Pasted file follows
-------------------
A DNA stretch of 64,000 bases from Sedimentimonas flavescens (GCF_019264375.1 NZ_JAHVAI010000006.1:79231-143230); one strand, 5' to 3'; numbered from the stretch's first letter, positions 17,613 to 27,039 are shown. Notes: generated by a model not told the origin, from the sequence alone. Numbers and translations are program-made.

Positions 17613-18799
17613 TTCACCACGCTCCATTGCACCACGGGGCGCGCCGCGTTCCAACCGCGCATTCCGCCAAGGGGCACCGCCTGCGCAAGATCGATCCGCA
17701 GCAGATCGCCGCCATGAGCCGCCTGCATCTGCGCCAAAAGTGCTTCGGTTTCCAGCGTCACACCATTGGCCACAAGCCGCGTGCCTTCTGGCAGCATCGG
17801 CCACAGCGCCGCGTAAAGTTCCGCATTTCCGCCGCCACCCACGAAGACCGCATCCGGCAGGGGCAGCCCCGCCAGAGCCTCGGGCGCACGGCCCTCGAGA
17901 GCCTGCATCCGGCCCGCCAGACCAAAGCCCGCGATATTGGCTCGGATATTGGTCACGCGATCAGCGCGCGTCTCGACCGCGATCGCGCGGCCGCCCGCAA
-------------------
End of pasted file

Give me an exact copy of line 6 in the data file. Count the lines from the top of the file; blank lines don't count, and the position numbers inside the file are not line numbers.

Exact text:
17901 GCCTGCATCCGGCCCGCCAGACCAAAGCCCGCGATATTGGCTCGGATATTGGTCACGCGATCAGCGCGCGTCTCGACCGCGATCGCGCGGCCGCCCGCAA